So, are you ready for fluid content? Ready to forget the classic commercial approach with multiple formats? Ready to position digital as the focal point of your new advertising approach? In any case, your customers are! Do not make them wait.

If you did want to learn more about fluid content and experience, do join us at our Adobe Summit EMEA, we would love to see you there.

Improving the Telco Customer Journey—Strengthening Consumer Advocacy

Today, consumer expectations have increased dramatically and the possibility to churn has never been so great. Having strong, reliable advocates of the service you provide is more powerful than the millions of pounds spent chasing replacements for those you lose.

With access to recommendations, grievances and peer reviews at their fingertips, consumers today are no longer at the mercy of the businesses that provide the goods and services they need. Particularly in telecommunications, where more choice has empowered customers, long-term business success will depend on transparency, trust and the fruits of a robust customer advocacy strategy. Brand advocates—those who cheerlead for your product and service are highly influential. And it’s easy to see why. Nine out of ten consumers cite recommendations from friends and family as the most trusted form of advertising worldwide.

In the struggle to outpace the competition, smart Telco businesses recognize superior customer experience as a true differentiator. Yet despite a myriad of loyalty and customer satisfaction programs, customer advocacy levels remain low. With customer experience top of mind, what accounts for low rates, and what can managers do to strengthen advocacy and drive growth in the Telco industry?

In previous posts, I introduced key challenges and goals of the first five of seven phases of the Telco Customer Lifecycle: Awareness, Conversion, On-boarding, Cross Sell and Resolution. In this piece, I discuss the sixth phase—Advocacy, along with challenges and strategies for improving this critical stage of the Telco customer journey.

Driving Growth Through Advocacy—Key Challenges

Differentiating factors are disappearing. In the world of Telco offerings, differentiation between operators is becoming harder and harder. Why? Network infrastructure, such as cell towers are shared to reduce operating costs and conform to tougher environmental regulations. In addition, price plans tend to offer unlimited data and voice. As a consequence, customer experience is becoming more and more important for both retaining an existing customer base and attracting new customers.

Difficulty adapting. With on-demand everything, customer attitudes and behaviors are changing faster than Telco representatives can adapt. Potential customers are seeking out and finding information through social media channels, relying on peer reviews and recommendations from friends and family to guide decision-making. There is also an emotional aspect to advocacy, and those who are impassioned—both positively and negatively make their voice heard.

Lack of actionable outcomes. The converse of advocacy must be taken into consideration, particularly if there is no actionable plan in place to identify and address customer experiences that have been negative. How is the industry currently measuring customer experience? Customer Satisfaction Surveys (CSAT) measure user satisfaction with products, and Network Promoter Scores (NPS) can inform about customer loyalty, but both fail to account for the bigger picture—the reason behind the numbers. Without actionable outcomes to address issues, network performance, brand advocacy, customer and employee sentiment and touchpoint interactions simply collect data and measure trends over time.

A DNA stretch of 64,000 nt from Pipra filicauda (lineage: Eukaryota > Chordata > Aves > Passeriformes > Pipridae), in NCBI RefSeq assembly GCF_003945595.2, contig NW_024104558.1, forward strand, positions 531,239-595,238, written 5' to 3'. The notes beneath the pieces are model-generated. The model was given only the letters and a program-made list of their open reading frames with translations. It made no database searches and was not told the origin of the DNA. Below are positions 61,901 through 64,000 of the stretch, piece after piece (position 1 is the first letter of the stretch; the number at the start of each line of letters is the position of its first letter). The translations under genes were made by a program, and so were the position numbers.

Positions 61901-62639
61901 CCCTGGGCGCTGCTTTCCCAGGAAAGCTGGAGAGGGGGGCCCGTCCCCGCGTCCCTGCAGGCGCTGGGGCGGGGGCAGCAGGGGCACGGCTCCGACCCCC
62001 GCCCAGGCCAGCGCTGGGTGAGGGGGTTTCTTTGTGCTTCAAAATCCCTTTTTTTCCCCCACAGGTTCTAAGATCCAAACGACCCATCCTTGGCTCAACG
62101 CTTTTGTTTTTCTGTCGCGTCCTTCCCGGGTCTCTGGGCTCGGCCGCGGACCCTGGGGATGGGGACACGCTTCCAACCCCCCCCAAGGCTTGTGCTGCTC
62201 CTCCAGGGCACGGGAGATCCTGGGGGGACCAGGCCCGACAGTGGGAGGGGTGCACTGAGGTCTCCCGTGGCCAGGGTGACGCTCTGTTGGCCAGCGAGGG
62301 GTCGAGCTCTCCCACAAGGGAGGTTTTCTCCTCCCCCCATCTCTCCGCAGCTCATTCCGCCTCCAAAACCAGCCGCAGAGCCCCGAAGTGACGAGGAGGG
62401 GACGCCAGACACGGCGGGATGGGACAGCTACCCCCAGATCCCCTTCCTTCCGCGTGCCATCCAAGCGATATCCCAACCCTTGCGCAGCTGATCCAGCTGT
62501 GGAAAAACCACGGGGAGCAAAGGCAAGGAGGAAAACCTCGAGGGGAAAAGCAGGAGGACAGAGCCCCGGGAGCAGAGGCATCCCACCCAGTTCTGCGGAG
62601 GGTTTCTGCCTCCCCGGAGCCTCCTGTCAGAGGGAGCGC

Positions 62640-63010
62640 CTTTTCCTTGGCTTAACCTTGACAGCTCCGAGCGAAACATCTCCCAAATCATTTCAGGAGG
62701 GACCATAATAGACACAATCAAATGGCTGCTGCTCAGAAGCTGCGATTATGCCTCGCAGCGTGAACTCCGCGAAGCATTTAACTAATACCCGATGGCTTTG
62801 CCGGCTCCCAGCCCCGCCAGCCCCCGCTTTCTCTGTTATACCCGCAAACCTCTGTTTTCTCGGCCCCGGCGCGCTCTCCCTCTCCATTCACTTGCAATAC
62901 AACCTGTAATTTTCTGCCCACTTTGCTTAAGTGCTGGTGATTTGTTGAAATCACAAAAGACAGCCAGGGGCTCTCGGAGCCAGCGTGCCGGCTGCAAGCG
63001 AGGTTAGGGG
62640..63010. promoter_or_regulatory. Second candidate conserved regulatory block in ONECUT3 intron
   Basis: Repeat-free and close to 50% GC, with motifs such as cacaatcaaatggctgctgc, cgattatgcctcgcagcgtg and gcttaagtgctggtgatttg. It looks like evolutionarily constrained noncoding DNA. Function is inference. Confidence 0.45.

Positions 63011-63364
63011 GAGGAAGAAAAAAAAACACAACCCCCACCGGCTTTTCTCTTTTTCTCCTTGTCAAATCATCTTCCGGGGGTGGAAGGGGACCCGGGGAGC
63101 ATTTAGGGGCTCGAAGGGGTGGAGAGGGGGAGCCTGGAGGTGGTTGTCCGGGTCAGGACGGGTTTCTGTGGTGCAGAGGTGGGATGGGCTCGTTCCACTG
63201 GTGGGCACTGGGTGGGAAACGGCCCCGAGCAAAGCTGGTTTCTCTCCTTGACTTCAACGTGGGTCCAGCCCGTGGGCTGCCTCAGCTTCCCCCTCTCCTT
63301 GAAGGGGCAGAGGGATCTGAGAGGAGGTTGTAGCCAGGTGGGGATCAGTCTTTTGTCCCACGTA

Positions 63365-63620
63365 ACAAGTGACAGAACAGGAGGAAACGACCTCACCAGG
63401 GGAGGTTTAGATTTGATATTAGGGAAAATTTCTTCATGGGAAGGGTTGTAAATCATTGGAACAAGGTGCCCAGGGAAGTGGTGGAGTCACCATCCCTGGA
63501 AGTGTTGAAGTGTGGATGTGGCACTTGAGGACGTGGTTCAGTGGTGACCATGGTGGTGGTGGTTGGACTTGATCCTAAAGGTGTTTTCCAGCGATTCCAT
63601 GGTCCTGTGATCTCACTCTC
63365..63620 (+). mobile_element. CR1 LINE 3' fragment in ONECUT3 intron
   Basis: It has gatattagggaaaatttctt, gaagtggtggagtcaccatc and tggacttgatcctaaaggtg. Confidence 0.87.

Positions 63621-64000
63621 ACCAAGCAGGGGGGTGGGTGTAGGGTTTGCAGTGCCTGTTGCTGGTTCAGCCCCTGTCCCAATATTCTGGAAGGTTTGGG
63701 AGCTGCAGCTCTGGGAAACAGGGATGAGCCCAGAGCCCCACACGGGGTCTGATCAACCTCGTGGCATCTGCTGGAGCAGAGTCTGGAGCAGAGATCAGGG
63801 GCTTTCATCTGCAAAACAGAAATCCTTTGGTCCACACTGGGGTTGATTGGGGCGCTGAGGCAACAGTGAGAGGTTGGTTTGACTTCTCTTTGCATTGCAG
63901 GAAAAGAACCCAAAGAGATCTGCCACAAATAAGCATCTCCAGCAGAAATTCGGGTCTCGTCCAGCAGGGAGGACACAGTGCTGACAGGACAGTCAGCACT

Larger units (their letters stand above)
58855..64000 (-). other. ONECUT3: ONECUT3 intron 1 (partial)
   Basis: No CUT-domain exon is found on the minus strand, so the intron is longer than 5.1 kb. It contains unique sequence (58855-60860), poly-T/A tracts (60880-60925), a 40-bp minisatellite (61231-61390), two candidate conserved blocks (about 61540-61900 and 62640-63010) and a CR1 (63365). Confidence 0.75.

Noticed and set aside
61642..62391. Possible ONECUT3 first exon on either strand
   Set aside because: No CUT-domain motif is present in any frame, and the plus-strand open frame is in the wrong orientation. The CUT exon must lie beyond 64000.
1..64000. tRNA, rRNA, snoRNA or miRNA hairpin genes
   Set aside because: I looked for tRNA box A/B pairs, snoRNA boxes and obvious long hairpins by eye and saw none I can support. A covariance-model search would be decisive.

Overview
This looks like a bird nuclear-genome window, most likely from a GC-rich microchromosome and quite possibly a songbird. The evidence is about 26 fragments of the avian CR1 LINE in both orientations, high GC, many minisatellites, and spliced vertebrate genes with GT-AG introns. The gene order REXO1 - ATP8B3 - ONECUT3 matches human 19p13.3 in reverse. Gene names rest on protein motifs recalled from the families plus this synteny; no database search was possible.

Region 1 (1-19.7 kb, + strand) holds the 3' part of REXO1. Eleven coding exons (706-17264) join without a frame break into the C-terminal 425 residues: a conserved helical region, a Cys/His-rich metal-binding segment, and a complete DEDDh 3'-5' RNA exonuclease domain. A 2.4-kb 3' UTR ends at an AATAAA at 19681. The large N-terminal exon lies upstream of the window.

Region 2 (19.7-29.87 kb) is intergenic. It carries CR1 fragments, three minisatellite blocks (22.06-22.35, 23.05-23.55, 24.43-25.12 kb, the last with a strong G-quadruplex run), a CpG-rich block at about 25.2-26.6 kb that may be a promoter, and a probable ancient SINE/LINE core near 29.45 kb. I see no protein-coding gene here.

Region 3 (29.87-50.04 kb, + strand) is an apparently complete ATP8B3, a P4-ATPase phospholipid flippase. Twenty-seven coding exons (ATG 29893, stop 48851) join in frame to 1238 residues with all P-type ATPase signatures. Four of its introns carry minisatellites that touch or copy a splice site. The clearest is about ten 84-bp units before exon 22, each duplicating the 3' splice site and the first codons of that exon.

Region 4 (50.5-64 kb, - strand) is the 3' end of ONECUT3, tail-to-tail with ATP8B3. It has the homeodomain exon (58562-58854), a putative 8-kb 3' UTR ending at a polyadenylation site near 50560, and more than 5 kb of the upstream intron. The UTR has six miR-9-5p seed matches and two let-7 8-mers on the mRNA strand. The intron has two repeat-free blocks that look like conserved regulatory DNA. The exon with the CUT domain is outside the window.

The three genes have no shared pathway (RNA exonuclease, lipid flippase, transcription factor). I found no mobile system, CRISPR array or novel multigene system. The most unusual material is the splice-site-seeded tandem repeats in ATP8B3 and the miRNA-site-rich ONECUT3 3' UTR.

Building Consumer Advocacy In Telco—Strategy and Goals

Winning with advocacy in Telco involves prioritizing and embracing a plan for furthering the following strategies:

Rock customer experience. Develop more detailed pictures of customer wants and needs, and use those insights to more effectively deliver customized products and services that create successful customer experiences. Listen to customers, and build a closed loop mechanism to reach back out to them to demonstrate that you have listened and are taking action. Highlight areas where customers have been delighted to help replicate successful strategy across the wider business.

Create two-way dialogue with customers. Create on-going dialogue from the moment customers interact with your brand. Open communication is a differentiator, and helps drives true advocacy between the customer and Telco representatives. Remove the “utility” phase and replace it with a personalised conversation based on a progressive profile created and enhanced each time contact is made with an operator. Transparent, ongoing interaction will compel customers to promote and recommend their Telco provider.

Promote relationship-building to improve and grow. Encourage conversation with your customer at a given moment in time and across the relationship to create a “temperature gauge” for assessing how happy they are with your brand. This will help identify things that can be done to improve experience overall and help find similar customers across the installed base.

Today, consumer expectations have increased dramatically and the possibility to churn has never been so great. Having strong, reliable advocates of the service you provide is more powerful than the millions of pounds spent chasing replacements for those you lose. Get it right the first time, but if not, learn from your missteps to ensure it doesn’t happen again.

Next week I discuss the final installment in the Telco Customer Lifecycle series, Retention. Stop customers from thinking about when their contract ends by ensuring they get the most from your relationship to decrease churn, reduce the need to attract new customers and most importantly, drive more advocates.